In the world of consumer driven health care, employees are encouraged to make wise health care decisions and get the most for their money. However, consumers often find the world of health care to be complex and confusing.
Comparison shopping, understanding diagnoses and treatment options, confusing medical terminology and negotiating insurance claims have all heightened the need for an intermediary. Thanks to patient advocate services, a growing number of patients are gaining comfort and security as they navigate today’s health care system.
As technology has developed, so has people’s ability to overcome the traditional communication barriers of time and distance. The practice of telemedicine is a step forward in the health care industry to use telecommunication to bridge the gap of time, distance and affordability to reach patients in need of medical attention.
What is Telemedicine?
Telemedicine uses technology to facilitate communication, whether real-time or delayed, between a doctor and patient who are not in the same physical location for the purpose of medical evaluation, diagnosis and treatment. Advances in telecommunication allow the exchange of medical information from one site to another to serve patients in a clinical setting.
Employees are used to sharing in the cost of their employee benefits. What often goes unnoticed however are the value-added programs that are often available with today’s benefit plans. These programs can provide professional resources and expertise to help employees make the most of their coverage, while promoting productivity and wellness.
Health savings accounts (HSAs) are a growing trend in health care. An HSA is a tax-exempt savings account established for the purpose of paying for the qualified medical expenses of an individual and/or his or her spouse and tax dependents. HSAs are designed to provide eligible individuals with the following federal tax benefits:
In addition to tax benefits, individuals covered under an HSA are more likely to seek preventive care, choose generic drugs, not misuse the emergency room, and use online tools to research health care providers.
The year may be winding down, but experts are already making their predictions for the hottest employee benefits in 2018. In a recent Employee Benefits News article, industry leaders expect benefits in the category of financial well-being to be the highest in demand.
Holiday-related stress and depression can cause headaches, excessive alcohol consumption, overeating and insomnia.
To combat these side effects, it is best to identify the cause of your stress and then take steps to rectify them. Consider the following suggestions:
The United States is experiencing an ever-tightening labor market, where the number of jobs available exceeds the number of qualified candidates. One way employers can recruit and retain top talent is by offering voluntary benefits and educating employees on how to use the voluntary benefits they offer.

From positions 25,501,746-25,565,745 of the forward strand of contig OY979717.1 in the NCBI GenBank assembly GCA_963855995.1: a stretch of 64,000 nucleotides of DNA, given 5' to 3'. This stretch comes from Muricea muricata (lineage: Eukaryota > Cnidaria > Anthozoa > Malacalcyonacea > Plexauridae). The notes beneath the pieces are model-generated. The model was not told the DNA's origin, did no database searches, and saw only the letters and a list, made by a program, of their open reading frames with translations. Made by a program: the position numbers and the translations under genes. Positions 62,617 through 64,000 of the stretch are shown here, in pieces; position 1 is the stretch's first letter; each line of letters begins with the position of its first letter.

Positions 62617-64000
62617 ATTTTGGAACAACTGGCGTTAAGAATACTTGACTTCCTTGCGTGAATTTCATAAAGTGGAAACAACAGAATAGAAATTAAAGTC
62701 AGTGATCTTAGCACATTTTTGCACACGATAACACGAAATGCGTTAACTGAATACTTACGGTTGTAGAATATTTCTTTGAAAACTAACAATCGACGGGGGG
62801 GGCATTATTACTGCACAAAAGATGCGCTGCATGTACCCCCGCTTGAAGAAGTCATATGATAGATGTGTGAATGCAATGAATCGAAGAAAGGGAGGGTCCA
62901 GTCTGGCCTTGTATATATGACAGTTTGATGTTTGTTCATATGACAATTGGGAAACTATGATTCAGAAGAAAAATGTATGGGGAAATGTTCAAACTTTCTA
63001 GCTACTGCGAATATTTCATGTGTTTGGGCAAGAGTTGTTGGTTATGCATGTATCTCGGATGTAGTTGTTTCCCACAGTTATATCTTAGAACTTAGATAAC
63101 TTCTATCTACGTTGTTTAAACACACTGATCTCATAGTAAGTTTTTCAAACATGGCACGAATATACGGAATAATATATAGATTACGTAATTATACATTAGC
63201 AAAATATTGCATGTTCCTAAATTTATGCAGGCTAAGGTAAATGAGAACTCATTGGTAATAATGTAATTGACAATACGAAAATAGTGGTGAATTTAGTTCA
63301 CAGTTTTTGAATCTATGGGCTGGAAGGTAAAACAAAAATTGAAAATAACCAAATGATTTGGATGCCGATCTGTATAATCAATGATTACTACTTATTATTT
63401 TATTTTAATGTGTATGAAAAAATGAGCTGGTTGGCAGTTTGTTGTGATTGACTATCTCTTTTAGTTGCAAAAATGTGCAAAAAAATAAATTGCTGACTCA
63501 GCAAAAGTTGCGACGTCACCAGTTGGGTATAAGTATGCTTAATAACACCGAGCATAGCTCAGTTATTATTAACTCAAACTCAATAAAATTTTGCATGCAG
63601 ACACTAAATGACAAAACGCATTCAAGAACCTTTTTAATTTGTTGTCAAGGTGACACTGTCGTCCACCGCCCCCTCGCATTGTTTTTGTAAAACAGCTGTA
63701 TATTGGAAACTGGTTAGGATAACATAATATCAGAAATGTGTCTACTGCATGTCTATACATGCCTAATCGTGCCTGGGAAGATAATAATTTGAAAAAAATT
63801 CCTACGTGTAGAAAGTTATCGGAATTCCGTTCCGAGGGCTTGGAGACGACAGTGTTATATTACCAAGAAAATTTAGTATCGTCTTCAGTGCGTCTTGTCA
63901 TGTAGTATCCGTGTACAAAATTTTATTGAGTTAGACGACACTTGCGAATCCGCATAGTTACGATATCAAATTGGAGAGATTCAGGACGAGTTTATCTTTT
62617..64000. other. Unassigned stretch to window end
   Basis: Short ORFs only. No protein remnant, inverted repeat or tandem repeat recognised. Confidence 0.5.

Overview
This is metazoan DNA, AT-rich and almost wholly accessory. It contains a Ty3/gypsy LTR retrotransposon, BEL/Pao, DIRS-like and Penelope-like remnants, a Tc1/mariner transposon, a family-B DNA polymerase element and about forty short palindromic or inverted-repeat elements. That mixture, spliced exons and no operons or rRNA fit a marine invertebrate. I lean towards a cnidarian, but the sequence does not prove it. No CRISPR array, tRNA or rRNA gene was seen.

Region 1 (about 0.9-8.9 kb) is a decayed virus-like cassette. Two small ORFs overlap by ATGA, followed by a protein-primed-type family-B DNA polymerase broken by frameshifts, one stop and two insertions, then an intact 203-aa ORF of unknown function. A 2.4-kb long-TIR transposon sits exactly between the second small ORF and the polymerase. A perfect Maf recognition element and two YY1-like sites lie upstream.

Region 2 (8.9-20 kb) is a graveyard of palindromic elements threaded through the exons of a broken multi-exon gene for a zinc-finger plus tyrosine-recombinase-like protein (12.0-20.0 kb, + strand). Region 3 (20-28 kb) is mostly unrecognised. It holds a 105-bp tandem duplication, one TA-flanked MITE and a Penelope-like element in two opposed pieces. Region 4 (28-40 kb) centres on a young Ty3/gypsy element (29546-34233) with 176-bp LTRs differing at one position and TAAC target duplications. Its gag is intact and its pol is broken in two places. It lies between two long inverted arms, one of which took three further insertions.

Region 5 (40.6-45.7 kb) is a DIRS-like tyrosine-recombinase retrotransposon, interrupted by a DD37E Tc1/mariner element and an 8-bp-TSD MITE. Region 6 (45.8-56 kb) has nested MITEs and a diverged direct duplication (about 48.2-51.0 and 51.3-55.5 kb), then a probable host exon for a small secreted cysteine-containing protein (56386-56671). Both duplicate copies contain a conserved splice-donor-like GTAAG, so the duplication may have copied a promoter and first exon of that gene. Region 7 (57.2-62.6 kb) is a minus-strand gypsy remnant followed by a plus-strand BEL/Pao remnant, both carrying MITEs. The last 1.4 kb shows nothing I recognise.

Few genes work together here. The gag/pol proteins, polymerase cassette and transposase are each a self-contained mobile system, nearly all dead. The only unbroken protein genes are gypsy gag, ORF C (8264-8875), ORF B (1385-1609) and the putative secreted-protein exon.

According to Gallup, nearly 50 percent of employees report they would leave their employer for a company that offered benefits beyond medical insurance. Offering these benefits isn’t all employers need to do, though. In order for employers and employees to get the most out of these benefits, employees must be made aware that they exist and be educated on how to use them.
Open enrollment is the perfect time to start talking to employees about the voluntary benefits that are offered at your organization.
The holidays are often a stressful time of year, and money problems are one of the leading causes of that stress.
If you haven’t budgeted ahead for the holiday gift season, don’t despair—with proper budgeting and a handful of smart shopping ideas, it is still possible to find the perfect gift for everyone on your list without breaking the bank!
Hospitals face unique challenges that contribute to the risk of injury and illness. From lifting and moving patients, needlesticks, slips, trips, and falls – when an employee gets hurt on the job, hospitals pay the price in many ways, including:
While simple in theory, life insurance benefits can quickly become complex when beneficiary designations are incomplete, inaccurate, or out of date. As an employee benefit, group life insurance is intended to help employees protect the financial futures of their family members or individuals or organizations they care about. Without careful beneficiary planning, intended recipients may face long delays in receiving benefits—or miss out completely.
Employees can name any person or entity (except their own employer) as a beneficiary, including family members, friends, trusts or charities. But without proper beneficiary designations, an employee’s death benefit can sometimes be left to chance. If there is no beneficiary on file, death benefits are typically paid according to the group policy provisions. In these cases, the beneficiaries may or may not be who the employee had in mind.